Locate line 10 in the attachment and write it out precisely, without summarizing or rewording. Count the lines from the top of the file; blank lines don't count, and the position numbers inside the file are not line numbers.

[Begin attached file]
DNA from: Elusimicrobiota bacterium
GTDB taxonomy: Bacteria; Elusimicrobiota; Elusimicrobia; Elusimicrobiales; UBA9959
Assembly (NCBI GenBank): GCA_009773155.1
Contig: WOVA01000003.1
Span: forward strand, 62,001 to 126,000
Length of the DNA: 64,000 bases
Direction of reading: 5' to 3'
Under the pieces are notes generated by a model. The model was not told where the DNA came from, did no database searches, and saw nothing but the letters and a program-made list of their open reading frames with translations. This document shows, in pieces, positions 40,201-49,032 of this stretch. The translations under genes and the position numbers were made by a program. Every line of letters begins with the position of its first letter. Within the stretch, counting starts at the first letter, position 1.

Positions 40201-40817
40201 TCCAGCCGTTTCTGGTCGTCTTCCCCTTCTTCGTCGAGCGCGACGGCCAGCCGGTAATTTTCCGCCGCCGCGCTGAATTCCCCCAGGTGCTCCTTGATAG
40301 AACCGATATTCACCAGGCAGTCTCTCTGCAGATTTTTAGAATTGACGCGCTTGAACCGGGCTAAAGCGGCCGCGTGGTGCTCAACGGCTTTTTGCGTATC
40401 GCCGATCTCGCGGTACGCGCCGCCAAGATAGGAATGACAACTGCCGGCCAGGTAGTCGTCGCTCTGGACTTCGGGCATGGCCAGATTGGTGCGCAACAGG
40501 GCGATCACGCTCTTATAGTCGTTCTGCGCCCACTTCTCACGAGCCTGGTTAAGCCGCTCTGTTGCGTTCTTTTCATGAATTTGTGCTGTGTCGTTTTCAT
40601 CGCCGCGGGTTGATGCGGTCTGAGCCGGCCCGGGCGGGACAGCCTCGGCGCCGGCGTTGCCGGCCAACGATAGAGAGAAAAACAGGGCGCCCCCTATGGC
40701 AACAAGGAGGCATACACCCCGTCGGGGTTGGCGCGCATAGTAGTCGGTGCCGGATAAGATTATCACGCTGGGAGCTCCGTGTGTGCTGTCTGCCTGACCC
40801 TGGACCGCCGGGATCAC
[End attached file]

40201 TCCAGCCGTTTCTGGTCGTCTTCCCCTTCTTCGTCGAGCGCGACGGCCAGCCGGTAATTTTCCGCCGCCGCGCTGAATTCCCCCAGGTGCTCCTTGATAG